Some of the questions asked of BI and Product Analytics can be similar, but Product Analytics excels at answering urgent questions quickly.
Often when a stakeholder asks the Data or BI team a question, the question goes into a queue and a data model for that specific question is used or created. Then the Data Analyst or BI Analyst interprets what the stakeholder wants to know, and develops the dashboard/chart to provide the answer.
For exceptional Data/BI Analysts, this process may take hours or a day. More often, it takes several days of back-and-forth before the Analyst is ready to share insights with the stakeholder. It’s not rare to experience long delays caused by emails and, even worse, having to file a ticket. This workflow can be perfectly fine when the stakeholder isn’t in critical need of the answer… When their question is of the BI-flavored “what happened?” variety.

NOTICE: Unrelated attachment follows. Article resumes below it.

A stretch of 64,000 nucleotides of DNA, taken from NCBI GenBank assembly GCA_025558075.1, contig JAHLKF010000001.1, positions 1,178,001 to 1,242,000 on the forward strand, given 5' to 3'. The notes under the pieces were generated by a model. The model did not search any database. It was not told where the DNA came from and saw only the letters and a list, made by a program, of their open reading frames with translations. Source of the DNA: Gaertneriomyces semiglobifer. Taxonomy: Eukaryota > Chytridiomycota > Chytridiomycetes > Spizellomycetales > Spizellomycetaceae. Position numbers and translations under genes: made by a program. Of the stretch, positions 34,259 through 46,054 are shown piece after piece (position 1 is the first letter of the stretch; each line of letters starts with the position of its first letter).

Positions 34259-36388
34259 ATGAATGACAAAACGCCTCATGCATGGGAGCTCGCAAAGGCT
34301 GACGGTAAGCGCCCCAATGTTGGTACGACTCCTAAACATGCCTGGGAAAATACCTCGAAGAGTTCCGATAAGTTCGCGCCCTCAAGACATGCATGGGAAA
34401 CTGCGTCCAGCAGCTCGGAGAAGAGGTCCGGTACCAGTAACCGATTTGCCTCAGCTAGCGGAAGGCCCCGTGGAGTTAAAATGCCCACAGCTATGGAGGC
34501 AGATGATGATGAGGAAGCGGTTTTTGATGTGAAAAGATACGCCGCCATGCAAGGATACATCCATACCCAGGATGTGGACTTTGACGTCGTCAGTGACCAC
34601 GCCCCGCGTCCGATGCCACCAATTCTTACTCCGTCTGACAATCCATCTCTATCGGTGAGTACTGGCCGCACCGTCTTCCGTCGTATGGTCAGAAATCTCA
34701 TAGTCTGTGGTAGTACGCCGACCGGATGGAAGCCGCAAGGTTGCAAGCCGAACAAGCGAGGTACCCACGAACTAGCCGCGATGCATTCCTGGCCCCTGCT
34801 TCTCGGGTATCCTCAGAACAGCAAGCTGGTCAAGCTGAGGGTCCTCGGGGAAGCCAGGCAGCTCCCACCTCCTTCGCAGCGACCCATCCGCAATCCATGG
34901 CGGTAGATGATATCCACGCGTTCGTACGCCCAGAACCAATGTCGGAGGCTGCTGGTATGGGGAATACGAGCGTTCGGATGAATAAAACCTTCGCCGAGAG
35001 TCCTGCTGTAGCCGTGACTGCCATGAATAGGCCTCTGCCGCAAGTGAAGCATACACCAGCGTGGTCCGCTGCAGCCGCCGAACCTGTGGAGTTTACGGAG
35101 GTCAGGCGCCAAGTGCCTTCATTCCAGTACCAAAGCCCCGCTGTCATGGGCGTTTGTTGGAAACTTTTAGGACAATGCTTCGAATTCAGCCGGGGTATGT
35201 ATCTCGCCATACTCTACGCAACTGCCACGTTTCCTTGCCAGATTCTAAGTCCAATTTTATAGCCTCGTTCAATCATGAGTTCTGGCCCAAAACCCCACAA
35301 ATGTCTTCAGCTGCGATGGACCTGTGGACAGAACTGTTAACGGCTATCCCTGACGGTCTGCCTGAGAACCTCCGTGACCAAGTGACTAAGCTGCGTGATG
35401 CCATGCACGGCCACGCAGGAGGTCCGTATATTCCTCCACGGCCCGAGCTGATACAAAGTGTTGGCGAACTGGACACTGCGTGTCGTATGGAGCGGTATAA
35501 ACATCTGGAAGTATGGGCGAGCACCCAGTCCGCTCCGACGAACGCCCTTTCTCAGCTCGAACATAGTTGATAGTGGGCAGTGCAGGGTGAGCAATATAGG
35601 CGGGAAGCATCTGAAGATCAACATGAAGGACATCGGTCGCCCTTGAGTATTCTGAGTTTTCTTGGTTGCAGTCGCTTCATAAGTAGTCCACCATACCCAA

But what if that same Data Analyst was asked to answer a question that was only relevant for the next 48 hours? It’s here where the crunch of time and resources is felt, and where Product Analytics thrives.
Fortunately, good Product Analytics tools enable the stakeholders asking these questions to answer most (if not all) of their questions themselves. Product Analytics platforms give Product teams, and other stakeholders, self-service access to the full dataset they need – with a straightforward point-and-click UI.
When Product teams are equipped with the right Product Analytics tool, they’re no longer stuck waiting on Data/BI Analysts to process their requests. It’s good for the Product Managers, and also for the Data/BI Analysts who are no longer inundated with fire-drill-type questions from Product.